Cristiano Ronaldo is undoubtedly one of the best footballers of all time and it is no surprise that the likes of Real Madrid and Juventus were willing to pay astronomical transfer fees for his services.
Spanish giants Real forked out what was then a world record €94 million (£80m/$96m) to prise the Portugal star away from Manchester United back in 2009. Juventus, meanwhile, were happy to pay €100 million (£88m/$117m) for his services nearly 10 years later in 2018, despite the fact that he was heading towards his mid-thirties - usually the beginning of the end for any footballer.
Those fees reflect the iconic, Ballon d'Or-winning superstar he became first at Old Trafford and then with Real Madrid, but how much did he cost when he first made the move to the Premier League?
How much did Man Utd pay Sporting for Ronaldo?
Manchester United paid £12 million ($19m) for Cristiano Ronaldo in August 2003, when he was aged just 18. The fee, while seemingly insignificant in comparison to today's sums, actually made him the most expensive teenage footballer in English football at the time.
By comparison, Chelsea signed 21-year-old Joe Cole from West Ham for just under £7 million the same summer, while Tottenham paid just over £8 million for UEFA Cup-winning Porto youngster Helder Postiga.
Indeed, the fee paid for Ronaldo was similar in scale to that which Chelsea paid the Red Devils for the much more established Juan Sebastian Veron - £15 million - just a week beforehand.
To put it into greater context, the following summer Manchester United paid Everton more than twice what they paid for Ronaldo in order to sign Wayne Rooney (£30 million).
How did Ronaldo's transfer to Man Utd happen?
The story goes that Manchester United signed Ronaldo from Sporting after he tormented John O'Shea in a pre-season friendly between the clubs in Portugal during the summer of 2003.
"We always joked with 'Sheasy' that he'd sealed the deal by playing like a f*ckin' clown against him," Roy Keane quipped in his autobiography The Second Half.
However, it is not strictly true that Ronaldo was signed on the back of that performance alone, since negotiations with the Portuguese club had been happening for a number of months regarding a potential transfer.
Nevertheless, it did not hurt and appears to have accelerated the process, strengthening the resolve of Sir Alex Ferguson to get the deal done, particularly after he had lost out in the pursuit of Ronaldinho.
"After we played Sporting last week, the lads in the dressing room talked about him constantly," Ferguson revealed to the official Manchester United website after the transfer was concluded. "And on the plane back from the game they urged me to sign him. That's how highly they rated him. He is one of the most exciting young players I've ever seen."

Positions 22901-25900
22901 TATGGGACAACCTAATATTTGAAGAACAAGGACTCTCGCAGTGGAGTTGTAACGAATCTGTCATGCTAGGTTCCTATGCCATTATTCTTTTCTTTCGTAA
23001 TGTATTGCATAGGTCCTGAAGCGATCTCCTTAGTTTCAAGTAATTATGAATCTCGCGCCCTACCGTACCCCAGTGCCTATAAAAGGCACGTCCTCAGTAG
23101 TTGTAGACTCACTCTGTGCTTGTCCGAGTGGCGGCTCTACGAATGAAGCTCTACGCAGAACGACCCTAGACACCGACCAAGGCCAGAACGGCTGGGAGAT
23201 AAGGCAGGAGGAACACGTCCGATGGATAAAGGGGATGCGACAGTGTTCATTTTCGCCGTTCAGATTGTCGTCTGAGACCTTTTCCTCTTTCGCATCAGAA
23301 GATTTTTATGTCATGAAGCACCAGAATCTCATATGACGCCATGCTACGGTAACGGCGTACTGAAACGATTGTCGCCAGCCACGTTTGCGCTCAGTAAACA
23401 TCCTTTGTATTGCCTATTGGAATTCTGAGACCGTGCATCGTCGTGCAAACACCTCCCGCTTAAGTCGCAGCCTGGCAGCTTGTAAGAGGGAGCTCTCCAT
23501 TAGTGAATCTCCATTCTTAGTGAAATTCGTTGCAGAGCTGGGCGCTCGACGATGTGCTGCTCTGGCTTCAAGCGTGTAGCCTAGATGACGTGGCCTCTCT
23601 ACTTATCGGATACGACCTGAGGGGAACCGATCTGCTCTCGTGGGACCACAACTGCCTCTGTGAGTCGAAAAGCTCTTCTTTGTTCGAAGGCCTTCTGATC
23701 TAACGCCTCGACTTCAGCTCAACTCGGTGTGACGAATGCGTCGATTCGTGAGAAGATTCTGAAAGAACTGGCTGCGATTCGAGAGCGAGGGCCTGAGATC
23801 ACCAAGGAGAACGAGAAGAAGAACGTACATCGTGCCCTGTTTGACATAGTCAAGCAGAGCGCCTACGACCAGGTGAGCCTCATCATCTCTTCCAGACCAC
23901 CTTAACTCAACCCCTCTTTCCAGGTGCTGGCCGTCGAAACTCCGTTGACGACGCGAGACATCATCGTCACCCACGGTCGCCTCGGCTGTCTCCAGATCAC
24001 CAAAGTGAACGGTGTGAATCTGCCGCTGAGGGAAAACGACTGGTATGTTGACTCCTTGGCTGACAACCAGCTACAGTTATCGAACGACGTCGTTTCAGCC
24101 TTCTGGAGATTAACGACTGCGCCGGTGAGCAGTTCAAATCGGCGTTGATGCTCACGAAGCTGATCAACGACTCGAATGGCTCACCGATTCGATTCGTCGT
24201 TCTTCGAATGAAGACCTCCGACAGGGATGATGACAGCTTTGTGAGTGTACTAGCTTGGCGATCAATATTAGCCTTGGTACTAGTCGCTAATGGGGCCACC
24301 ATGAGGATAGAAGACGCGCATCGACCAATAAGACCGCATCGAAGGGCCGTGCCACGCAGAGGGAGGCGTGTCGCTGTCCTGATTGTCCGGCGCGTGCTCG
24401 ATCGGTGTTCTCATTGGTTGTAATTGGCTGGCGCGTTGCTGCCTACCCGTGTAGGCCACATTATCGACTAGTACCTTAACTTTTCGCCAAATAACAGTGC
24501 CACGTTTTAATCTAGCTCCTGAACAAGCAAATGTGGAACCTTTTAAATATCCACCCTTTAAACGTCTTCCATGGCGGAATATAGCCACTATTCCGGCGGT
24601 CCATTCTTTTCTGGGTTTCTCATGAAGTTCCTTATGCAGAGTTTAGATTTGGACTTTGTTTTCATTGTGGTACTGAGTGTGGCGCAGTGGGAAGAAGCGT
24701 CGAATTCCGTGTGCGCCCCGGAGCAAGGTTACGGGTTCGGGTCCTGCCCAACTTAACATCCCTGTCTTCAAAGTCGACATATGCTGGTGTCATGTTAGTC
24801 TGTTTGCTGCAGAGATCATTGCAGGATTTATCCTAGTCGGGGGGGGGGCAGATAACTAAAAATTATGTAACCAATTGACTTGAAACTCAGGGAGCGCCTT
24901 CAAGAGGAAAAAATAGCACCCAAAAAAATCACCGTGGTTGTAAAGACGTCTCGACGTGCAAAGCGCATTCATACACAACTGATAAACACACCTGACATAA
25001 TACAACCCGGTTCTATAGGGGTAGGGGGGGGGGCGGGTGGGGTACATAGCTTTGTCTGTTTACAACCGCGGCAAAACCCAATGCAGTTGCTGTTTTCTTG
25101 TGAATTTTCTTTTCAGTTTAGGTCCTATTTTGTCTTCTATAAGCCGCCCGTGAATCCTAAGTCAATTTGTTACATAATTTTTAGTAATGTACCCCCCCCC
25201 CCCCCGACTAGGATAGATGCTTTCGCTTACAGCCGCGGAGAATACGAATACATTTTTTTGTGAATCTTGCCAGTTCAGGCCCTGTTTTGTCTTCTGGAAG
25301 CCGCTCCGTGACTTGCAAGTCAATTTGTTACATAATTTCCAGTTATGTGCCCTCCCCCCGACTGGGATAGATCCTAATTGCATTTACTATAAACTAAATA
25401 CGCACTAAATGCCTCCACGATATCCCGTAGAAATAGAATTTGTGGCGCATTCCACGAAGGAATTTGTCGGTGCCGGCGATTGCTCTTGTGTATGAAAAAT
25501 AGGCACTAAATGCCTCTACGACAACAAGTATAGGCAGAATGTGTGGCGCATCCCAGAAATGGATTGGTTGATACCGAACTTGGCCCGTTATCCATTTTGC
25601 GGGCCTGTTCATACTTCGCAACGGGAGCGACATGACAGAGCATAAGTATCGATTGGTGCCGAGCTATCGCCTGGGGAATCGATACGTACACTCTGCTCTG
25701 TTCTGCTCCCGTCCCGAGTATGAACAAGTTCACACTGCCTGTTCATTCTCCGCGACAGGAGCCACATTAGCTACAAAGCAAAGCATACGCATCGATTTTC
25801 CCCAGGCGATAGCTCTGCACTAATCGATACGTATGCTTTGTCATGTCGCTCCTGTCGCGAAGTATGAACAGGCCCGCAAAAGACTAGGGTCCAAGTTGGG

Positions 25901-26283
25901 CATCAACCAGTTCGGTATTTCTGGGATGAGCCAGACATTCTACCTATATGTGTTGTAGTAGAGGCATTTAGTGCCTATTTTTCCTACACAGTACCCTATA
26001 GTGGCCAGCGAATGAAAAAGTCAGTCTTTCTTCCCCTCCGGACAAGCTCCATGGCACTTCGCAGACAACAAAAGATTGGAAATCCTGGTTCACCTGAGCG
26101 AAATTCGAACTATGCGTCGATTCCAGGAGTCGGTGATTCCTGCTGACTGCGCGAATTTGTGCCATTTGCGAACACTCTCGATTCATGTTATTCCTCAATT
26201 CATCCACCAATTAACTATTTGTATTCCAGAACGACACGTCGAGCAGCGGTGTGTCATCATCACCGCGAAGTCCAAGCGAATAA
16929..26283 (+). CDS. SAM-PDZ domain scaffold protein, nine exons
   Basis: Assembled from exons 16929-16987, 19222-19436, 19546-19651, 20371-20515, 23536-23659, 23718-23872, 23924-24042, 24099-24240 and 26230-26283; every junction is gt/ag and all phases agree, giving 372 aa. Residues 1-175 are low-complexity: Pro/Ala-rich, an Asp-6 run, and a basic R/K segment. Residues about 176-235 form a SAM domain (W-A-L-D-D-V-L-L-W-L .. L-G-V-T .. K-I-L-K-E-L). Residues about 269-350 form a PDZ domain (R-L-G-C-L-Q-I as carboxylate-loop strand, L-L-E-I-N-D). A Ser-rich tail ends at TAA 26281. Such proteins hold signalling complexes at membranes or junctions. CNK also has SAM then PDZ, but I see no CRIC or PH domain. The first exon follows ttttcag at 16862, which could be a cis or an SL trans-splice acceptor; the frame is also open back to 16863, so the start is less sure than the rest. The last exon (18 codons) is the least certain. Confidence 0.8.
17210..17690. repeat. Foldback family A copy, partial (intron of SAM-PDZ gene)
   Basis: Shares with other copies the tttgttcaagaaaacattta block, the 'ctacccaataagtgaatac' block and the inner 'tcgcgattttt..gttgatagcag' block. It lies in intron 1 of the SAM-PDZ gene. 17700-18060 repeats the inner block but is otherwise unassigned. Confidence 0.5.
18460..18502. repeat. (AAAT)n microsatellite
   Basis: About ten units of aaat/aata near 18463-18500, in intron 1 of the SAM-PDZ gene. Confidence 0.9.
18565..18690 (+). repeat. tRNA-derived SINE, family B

Could Ronaldo have joined a different club?
It is true that Ronaldo could well have ended up at a different Premier League club than Manchester United in 2003 and he might not have gone to England at all.
Manchester United had to pay what they did for Ronaldo to fend off interest from a host of over clubs, including Arsenal, Chelsea, Barcelona, Real Madrid and Inter. Indeed, he was very close to signing for United's arch-rivals Arsenal, having met with Arsene Wenger on a visit to North London.
Looking back on the sliding doors moment in a 2019 interview with Piers Morgan on ITV, Ronaldo explained he was "one step away" from joining the Gunners.
“I want to apologise. Forgive me for not joining Arsenal," Ronaldo said to Morgan. “It didn’t happen, but Arsenal, I appreciate what they did for me, especially Arsene Wenger, but football you never know where you are going to play, life is like that."
Wenger revealed that one of his biggest regrets as a manager was not managing to get the Ronaldo deal over the line, though acknowledged that their bid of £4.5 million could not compete with what United offered.
“You could imagine at the time what it would have been like to have Thierry Henry and Ronaldo together," pondered Wenger in an interview with the Gunners' official website. "That would certainly have changed a little bit the history of my stay here as well."